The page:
Friday, June 29, 2018

Support for the Underdog. . ., Luther is criticized for supporting the nobles against the common man in the Peasants' War that brought to a climax what had been relatively small rebellions over issues of taxation, corruption, and more local concerns.  In this context, we find it hard to understand Luther, who in our own imaginary world is the voice of the ordinary person, the first to effectively promote the cause of the individual, and one of the inventors of humanism.  But things are seldom as simple as we wish them to be and things seldom as black and white as we desire.

Lyman Stone wrote in First Things of this.
Luther is sometimes criticized for not supporting the peasants, as if he owed complete loyalty to the populist wave. But we should note that the rebels were not democratic reformers, but apocalyptic radicals seeking the institution of heaven-on-earth. When a group of radicals took the city of M√ľnster in 1534, they formed a polygamous death-cult centered around charismatic leaders who duped their followers into a disastrous siege, in the hope of initiating the End Times. Their campaign was more Jonestown than Yorktown. Thus, when Luther condemned the rebellion, he did not condemn a political platform. Indeed, he supported many of the practical reforms the peasants demanded, and pushed the German nobles to adopt them! Rather, he condemned the mobs for trying to institute cultic theocracies based on their idiosyncratic and often violently repressive readings of scripture. He argued that the conflict was basically civil in nature—neither side could claim to be representing God.
Though we would like to believe that the Peasants' Revolt was the first spawning of a movement that would ultimately find its noble fruit in our own American Revolution -- a revolt less about taxes than the birth of a philosophy, a cultural identity, a societal transformation, and a brave new world.  It would be a convenient idea but not one that smelled of much truth.  Though some blame Luther for siding with the overlords against the righteous cause of the peasants, this was not the only context for what happened.  Luther has much to account for in this as well as other areas but the chaos promoted by some would have resulted in a tyranny that would have been no better and most likely far worse.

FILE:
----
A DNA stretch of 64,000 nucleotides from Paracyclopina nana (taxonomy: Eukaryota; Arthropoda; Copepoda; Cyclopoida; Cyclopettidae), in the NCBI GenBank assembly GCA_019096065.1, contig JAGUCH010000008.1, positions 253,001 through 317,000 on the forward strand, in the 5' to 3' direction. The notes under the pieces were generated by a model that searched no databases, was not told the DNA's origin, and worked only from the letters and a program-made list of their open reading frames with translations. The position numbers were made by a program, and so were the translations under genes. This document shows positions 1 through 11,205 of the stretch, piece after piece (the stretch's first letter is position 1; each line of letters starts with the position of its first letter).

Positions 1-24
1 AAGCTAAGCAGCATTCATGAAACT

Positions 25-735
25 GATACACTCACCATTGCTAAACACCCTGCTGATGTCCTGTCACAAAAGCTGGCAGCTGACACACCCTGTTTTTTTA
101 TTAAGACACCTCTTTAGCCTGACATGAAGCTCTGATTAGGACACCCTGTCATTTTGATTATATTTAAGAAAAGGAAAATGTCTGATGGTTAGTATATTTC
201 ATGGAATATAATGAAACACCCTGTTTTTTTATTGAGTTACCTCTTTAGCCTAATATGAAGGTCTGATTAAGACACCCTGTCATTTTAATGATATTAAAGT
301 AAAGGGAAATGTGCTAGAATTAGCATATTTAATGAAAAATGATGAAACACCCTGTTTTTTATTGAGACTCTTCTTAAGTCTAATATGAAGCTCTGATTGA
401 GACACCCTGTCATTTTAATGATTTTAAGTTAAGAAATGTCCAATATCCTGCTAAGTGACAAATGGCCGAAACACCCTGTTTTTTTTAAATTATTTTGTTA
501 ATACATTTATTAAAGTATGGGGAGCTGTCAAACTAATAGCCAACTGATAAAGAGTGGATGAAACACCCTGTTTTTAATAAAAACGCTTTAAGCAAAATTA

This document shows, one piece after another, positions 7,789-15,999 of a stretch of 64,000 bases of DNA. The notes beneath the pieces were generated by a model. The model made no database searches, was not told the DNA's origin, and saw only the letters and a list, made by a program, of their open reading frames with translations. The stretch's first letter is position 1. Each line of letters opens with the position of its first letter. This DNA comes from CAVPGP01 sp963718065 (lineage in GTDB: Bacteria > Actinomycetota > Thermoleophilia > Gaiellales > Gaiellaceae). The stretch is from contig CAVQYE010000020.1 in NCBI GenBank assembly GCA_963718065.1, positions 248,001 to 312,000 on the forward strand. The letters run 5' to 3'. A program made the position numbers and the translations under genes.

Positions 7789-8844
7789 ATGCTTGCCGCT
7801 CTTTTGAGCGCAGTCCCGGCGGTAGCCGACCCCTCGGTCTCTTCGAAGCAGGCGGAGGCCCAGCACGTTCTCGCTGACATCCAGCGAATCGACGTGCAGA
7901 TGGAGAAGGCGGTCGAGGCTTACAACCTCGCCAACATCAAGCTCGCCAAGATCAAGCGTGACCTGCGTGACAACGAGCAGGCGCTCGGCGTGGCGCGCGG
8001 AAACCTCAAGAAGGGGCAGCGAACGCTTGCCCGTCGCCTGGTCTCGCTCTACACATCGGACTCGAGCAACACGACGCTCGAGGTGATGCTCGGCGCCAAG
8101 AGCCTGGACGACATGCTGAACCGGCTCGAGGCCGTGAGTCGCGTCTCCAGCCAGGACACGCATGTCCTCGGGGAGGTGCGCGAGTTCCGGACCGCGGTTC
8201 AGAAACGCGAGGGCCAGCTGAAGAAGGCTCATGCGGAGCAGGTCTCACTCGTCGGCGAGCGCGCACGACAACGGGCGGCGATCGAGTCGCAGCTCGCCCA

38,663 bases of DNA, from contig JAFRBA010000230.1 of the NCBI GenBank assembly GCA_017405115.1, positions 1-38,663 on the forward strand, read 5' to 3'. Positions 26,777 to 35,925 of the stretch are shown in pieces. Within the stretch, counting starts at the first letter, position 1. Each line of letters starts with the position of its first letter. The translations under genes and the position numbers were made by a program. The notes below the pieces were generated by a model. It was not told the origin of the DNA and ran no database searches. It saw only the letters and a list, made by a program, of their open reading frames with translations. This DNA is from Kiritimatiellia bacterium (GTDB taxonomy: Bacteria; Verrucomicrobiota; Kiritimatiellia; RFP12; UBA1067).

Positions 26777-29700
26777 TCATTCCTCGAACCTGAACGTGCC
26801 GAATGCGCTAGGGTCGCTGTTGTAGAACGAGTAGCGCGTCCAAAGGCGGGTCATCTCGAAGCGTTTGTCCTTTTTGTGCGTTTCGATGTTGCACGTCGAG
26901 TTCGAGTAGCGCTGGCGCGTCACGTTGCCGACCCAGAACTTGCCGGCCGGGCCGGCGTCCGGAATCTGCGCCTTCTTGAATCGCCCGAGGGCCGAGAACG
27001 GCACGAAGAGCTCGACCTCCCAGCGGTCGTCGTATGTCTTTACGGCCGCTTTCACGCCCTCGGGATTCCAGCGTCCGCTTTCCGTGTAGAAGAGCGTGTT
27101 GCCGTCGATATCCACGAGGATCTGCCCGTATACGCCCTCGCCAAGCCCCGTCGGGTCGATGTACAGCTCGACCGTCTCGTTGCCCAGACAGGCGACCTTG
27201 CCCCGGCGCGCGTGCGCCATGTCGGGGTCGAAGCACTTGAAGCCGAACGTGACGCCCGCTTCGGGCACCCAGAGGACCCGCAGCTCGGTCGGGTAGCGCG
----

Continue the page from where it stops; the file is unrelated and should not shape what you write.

The point is this.  I love the old saying that when you venture across a pot of crazy, it is best not to stir it.  Luther was only marginally responsible for stirring the pot that resulted in the death of so many peasants and a supposed smear upon Luther's democratic credentials.  There were many things at work.  There were legitimate complaints against excesses and corruption in church and state but there were also illegitimate folks who took advantage of the people's cries for their own corrupt and excess purposes.  The cost in blood of this revolt did not simply give Luther pause, it encouraged him in his pursuit of the two kingdoms idea, in the cause of vocation for the common man and the noble and the cleric, and the acknowledgement that although the citizen has duties to the state, the state also has duties to the citizen. Different duties but both accountable to the God who will judge all. 

In the end, perhaps, Lutherans became gun shy.  They had their own ecclesiastical structures so closely tied to the state that the prophetic voice was silenced and so in Europe today the church may have actually aided in the creation of a secular state filled with people who view religion as heritage and not faith.  If we Lutherans today have anything to learn, we cannot abdicate to the state the moral voice nor can we dutifully follow the rules of the state that would diminish, dilute, or destroy the voice of the Word.  It is messy, to be sure, to be in but not of the world.  But it is where God has placed us and it is in this context our holy vocations meet civic responsibilities.

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